6-4, 3-6, 6-7 (7-9), 7-6 (7-3), 70-68: The scoreboard doesn’t even go that high

The match went so long that it exceeded the limits of the scoreboard! Deadspin pulls some choice quotes out of Xan Brooks's descent into madness live-blogging the marathon Wimbledon match between John Isner and Nicolas Mahut.

Just read it. You can follow him as he loses his grip on reality before your very eyes.

It's just a shame somebody had to lose.

Comments (16)
  1. frymaster says:

    best line from one of the BBC commentators was along the lines of "If the French football team had as much commitment as their Tennis players they'd still be in the world cup" :D

  2. JamesW says:

    The Grauniad journo's faux descent into madness reminded me of Donald Crowhurst's real deal: en.wikipedia.org/…/Donald_Crowhurst

    He entered a single-handed round the world yacht race in a (then) novel trimaran. The prototype boat turned out to be hopelessly slow. Instead of limping round the course, or simply giving up, he went round in circles off Brazil, making up false logs. His fake logs pushed a competitor, who thought he was in a race for the line, too far and resulted in a sinking, and left Crowhurst in danger of winning the fastest time prize. This wasn't good for his mental state. The log entries got more and more erratic: they detailed a sane man leaving Teignmouth, and his gradual loss of sanity over a period of several months. They finished on 1 July '69, and so presumably did Crowhurst.

  3. Jared says:

    Charles P blogged http://www.charlespetzold.com/…/The-Mathematics-of-Pathological-Tennis.html about the probabilities of these weird matches.  What happened isn't quite the fluke many might think.

    We're falling down a slippery slope of players with great power service.

  4. Gabe says:

    It was only after playing Wii tennis that I observed that real tennis matches are mostly serves. Does anybody know what percentage of the hits in this match were serves? I imagine that it would be somewhat higher than normal.

  5. Obvious fix for men's tennis: let some of the air out of the ball.

  6. David Walker says:

    I saw a picture of the players standing in front of the scoreboard, and it clearly showed 70 and 68… so I don't understand the title….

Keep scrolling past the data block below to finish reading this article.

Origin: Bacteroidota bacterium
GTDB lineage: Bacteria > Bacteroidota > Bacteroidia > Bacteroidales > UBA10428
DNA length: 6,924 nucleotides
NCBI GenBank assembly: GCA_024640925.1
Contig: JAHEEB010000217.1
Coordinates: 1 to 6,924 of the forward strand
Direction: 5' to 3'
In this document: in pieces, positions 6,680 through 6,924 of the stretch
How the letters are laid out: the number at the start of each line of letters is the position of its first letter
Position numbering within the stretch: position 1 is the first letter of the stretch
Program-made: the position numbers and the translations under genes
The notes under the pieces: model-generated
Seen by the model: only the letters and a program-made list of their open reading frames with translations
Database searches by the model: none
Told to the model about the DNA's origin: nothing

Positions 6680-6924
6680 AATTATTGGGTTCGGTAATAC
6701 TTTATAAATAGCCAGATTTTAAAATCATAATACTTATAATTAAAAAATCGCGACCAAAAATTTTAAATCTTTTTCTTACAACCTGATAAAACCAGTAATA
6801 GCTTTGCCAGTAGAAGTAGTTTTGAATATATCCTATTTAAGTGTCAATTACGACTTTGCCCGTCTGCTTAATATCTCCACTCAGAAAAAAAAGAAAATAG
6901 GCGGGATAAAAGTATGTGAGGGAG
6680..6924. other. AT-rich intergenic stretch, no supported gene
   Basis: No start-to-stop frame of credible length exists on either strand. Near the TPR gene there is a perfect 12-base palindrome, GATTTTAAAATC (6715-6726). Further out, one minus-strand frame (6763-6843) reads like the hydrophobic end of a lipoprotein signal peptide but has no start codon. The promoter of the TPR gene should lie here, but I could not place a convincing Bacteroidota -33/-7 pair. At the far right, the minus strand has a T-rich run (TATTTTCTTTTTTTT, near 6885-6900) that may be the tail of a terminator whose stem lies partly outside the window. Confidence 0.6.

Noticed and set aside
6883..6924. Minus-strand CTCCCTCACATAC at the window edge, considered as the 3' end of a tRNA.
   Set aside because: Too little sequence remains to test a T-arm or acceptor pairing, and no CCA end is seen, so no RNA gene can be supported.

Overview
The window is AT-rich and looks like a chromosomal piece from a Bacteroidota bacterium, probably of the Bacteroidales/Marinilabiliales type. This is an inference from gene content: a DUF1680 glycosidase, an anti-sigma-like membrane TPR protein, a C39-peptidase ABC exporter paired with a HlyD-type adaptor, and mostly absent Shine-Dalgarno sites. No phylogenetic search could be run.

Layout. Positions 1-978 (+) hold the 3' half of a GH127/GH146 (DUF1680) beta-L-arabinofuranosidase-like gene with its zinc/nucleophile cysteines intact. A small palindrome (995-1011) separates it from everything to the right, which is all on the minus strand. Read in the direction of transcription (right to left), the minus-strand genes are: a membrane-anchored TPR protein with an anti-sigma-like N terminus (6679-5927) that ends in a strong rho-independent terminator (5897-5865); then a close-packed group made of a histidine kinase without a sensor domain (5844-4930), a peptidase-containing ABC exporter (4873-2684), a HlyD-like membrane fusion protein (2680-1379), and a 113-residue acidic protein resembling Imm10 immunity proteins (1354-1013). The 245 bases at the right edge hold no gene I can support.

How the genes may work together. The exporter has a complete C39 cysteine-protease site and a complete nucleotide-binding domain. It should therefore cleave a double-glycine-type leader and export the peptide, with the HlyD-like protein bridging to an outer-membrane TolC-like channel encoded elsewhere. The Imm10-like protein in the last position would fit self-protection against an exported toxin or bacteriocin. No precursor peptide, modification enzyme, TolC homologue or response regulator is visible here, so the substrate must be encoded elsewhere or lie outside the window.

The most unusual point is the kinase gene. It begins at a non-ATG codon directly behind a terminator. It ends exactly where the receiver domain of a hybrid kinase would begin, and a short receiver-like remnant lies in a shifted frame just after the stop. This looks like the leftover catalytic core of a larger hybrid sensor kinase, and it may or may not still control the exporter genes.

7. Boris says:

    @David, The scoreboard was fixed by IBM overnight after being stuck at (I think) 44-44

  8. Nick says:

    Clearly tennis matches score are too high scoring so they should make the rackets half the size they currently are.  Oh, and if the game ends in a tie, they can flip a coin to see who wins!

    Of course, to offset the absurdity of such a game, it should only be held every 3 years or so; otherwise people would get sick of it really quickly.

  9. Neil says:

    When they get to 98-98 the scoreboard will be in trouble.

  10. prunoki says:

    And what happened to the guy who won? Ha was so exhausted that he could barely play afterwards and got beaten very easily.

  11. Donovan says:

    The scoreboard had non-square pixels.

  12. Anonymous says:

    It's amazing how both of them endured for so long but that doesn't make any of them necessarily better tennis players. It just shows how Isner is a dumb American with all-serve-and-no-game. The reason it went on and on and on is because he simply can fire aces to win his own service game which makes it very very difficult to break his serve but apart from that, he doesn't really have any game. The only time I have seen him play really well besides firing those aces is in the 2009 US Open when he defeated Roddick. What's with the modern Americans tennis players? Sam Querrey is another similar mostly-serve-but-no-game player and everyone knows that Roddick played without a brain with only his serve for seven years before Larry Stefansky revived his carrier (Roddick 2.0).

  13. Falcon says:

    This reminds me of the time when Australian petrol prices passed the $1.00 per litre mark – the prices were shown on the boards in cents per litre (still are, actually), using two digits, a dot and another digit. To display numbers >=100, the stations used 2-digit cards.

  14. David Walker says:

    Thanks for those explanations about the scoreboard.

  15. Ens says:

    @Falcon:  In Canada, they just painted a 1 in front of the digital signs.  Then, when it slipped back under, the painted back over the 1.

    (In the first little while after the transition before they could paint over it, they just had things marked with $0.05 for $1.05, and vice-versa on the way down).

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